Emerging Technology and Innovation in Society Research Network

The Emerging Technology and Innovation in Society Research Network is seeking to build a joint research culture between social sciences, humanities (SSH) and science, technology, engineering, mathematics, and medicine (STEMM) to create a new approach to, and deliver a new understanding of, socio-technological innovation, which adopts a holistic view of scientific, technological and social progress.

It will bring together critical SSH understanding of technologies within their social context, and broader institutions, practices or research within innovation ecosystems.

At every level and in almost every domain, extant technologies have significantly changed the ways in which we think about and experience most aspects of our days-to-day lives, with direct implications for our collective lives, our environment and our political processes. Emerging technologies currently on the horizon promise to be as, and potentially even more, socially transformative than those that have emerged in recent decades. However, such technologies are often being researched, developed, funded and advocated for now, without adequate critical understanding, oversight, or discussion, of their social desirability, their trustworthiness, or how they might fundamentally change the way we conceive of, work towards and exist in future societies.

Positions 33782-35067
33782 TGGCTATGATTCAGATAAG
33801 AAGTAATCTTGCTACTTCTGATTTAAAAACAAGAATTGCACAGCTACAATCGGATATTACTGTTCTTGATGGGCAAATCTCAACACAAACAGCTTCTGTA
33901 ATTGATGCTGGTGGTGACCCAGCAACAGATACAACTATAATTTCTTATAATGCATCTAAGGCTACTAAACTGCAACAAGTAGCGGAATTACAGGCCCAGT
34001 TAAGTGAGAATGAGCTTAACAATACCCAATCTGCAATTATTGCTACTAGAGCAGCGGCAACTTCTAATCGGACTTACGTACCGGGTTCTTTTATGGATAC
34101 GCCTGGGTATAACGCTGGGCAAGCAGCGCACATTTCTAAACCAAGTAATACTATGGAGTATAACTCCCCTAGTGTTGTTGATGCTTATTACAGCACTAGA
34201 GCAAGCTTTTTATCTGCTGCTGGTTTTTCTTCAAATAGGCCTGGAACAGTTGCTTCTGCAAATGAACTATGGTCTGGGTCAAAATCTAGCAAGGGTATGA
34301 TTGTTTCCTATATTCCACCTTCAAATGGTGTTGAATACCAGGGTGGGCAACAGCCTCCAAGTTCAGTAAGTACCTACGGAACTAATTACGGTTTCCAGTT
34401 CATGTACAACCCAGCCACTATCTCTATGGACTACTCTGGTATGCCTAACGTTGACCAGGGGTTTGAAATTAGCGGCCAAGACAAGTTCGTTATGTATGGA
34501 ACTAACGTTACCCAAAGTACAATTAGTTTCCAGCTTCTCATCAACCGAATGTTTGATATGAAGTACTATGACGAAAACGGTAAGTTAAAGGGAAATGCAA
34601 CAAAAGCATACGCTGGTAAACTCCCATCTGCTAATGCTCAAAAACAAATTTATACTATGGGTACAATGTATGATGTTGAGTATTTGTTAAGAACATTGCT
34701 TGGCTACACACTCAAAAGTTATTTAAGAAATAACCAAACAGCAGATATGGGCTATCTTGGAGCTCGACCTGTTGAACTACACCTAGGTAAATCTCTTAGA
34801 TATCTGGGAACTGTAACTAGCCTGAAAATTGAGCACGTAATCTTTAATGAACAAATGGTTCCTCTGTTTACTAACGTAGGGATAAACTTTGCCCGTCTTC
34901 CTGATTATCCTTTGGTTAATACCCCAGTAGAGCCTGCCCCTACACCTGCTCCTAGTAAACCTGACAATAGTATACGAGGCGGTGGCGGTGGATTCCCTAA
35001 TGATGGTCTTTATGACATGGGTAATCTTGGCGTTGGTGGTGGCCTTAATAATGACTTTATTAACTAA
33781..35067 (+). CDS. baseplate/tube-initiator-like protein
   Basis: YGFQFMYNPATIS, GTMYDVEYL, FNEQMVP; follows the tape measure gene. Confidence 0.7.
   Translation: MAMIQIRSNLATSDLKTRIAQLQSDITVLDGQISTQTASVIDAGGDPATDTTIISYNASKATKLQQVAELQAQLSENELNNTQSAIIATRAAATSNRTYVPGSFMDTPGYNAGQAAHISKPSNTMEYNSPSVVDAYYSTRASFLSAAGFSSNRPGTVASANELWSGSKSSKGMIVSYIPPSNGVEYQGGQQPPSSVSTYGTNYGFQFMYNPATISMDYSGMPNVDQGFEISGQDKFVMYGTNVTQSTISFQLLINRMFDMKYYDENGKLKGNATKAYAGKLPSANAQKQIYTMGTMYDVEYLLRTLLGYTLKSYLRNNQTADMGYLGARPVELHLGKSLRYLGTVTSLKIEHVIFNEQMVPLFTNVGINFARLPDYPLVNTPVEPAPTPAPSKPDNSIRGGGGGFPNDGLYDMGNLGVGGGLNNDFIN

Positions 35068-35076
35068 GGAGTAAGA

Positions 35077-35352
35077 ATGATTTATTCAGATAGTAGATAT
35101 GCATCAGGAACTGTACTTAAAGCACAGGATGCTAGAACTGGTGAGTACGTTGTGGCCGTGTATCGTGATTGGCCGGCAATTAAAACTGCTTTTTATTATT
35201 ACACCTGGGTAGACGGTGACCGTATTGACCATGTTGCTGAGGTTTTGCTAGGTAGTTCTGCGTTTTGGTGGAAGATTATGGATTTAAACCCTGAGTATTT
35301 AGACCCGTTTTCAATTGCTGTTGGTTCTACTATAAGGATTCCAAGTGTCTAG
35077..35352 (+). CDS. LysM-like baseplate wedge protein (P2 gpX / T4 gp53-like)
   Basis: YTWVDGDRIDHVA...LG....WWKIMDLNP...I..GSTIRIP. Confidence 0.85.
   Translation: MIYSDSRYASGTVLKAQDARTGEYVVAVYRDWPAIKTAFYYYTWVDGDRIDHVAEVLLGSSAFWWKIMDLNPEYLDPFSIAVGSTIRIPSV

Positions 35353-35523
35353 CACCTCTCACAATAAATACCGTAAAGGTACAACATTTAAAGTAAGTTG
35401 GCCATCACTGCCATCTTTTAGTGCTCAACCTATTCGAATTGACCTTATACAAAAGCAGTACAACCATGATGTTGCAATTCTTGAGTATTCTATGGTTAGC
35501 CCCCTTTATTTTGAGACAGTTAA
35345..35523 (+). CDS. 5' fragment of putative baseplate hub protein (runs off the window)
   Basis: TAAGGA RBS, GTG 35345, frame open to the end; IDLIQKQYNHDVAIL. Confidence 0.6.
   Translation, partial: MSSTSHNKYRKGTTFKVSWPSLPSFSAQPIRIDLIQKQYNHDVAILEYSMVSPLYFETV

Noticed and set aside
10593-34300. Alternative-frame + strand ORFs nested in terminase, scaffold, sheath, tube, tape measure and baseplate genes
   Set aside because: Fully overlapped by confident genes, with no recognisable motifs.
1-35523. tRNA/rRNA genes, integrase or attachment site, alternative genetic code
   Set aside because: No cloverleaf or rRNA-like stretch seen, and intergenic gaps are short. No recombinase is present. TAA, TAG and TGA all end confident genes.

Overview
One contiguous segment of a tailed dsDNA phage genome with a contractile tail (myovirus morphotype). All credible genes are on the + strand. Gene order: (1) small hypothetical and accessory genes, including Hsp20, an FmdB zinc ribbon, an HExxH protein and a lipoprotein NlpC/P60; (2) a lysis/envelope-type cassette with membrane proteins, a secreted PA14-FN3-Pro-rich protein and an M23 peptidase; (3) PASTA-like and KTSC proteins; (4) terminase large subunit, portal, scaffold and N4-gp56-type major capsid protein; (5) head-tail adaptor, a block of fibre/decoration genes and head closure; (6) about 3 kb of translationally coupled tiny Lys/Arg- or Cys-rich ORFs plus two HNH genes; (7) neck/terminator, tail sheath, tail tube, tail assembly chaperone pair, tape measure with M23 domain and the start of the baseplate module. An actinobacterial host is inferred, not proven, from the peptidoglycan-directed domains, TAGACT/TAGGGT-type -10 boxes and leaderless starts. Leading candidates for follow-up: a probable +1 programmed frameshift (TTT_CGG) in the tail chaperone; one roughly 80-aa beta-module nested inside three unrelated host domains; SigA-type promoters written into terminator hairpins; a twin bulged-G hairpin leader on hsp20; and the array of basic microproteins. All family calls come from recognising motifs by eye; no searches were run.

A core focus of this research network will be to develop new ways understanding the nature and processes of innovation – how emerging technologies arise and are implemented – within their broader social, economic, cultural and institutional contexts. Placing social concerns, impacts, and envisioned socio-technical futures at the heart of how we understand innovation processes.

The research network  draws on expertise and ground-breaking research carried out across the University of Birmingham to:

  • Adopt a whole system-based approaches to understanding the social and cultural contexts of innovation institutions, processes and practices.
  • Place critical engagement with real world social concerns, cultural narratives, public perceptions and trust at the heart of our understanding innovation processes and practices.
  • Proactively explore how we can collectively re-envision future innovation pathways and co-create new pro-social technologies. 

Our collective social and technical futures are interwoven, meaning that transformative technological changes have the potential to either exacerbate existing societal inequities or alleviate them. However, we are living in a time of growing divergence between technological innovation and some of the most pressing societal needs. There is an urgent need for rigorous, systemic research upstream of the emergence of new technologies to navigate and help bridge this gap between technological innovation processes and publics within globally diverse societies.

Professor Fern Elsdon-Baker, Director of ISTEMMiCS

Related research projects

Network leaders

Network members